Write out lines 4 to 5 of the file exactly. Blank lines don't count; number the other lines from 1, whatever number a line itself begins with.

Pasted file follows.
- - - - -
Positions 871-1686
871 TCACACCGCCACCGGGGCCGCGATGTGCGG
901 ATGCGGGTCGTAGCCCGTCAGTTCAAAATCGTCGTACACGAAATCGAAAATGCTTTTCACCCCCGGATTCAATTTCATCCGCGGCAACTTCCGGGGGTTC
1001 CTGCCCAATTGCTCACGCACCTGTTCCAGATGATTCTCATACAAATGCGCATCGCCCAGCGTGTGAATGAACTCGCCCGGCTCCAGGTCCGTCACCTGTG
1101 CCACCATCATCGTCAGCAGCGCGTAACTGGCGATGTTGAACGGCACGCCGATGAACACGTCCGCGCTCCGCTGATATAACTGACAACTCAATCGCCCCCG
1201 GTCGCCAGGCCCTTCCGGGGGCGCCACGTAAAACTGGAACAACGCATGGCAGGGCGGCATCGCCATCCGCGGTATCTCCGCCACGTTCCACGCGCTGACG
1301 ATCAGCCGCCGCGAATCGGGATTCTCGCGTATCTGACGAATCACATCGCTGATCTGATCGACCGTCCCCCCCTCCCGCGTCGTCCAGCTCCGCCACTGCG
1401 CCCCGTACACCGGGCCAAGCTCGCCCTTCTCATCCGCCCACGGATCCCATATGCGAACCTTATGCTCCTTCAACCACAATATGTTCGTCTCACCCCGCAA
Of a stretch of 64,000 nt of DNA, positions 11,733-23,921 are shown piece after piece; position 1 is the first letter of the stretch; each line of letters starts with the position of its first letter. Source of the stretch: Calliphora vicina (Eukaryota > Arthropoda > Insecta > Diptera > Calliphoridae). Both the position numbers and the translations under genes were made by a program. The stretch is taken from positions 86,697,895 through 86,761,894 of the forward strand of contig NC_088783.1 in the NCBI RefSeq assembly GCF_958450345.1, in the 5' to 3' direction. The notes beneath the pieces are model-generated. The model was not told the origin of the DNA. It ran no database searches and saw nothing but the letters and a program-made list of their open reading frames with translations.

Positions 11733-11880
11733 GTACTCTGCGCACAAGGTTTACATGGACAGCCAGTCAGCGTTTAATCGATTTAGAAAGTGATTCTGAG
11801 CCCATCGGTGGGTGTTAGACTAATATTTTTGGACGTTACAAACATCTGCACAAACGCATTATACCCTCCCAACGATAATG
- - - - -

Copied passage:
1001 CTGCCCAATTGCTCACGCACCTGTTCCAGATGATTCTCATACAAATGCGCATCGCCCAGCGTGTGAATGAACTCGCCCGGCTCCAGGTCCGTCACCTGTG
1101 CCACCATCATCGTCAGCAGCGCGTAACTGGCGATGTTGAACGGCACGCCGATGAACACGTCCGCGCTCCGCTGATATAACTGACAACTCAATCGCCCCCG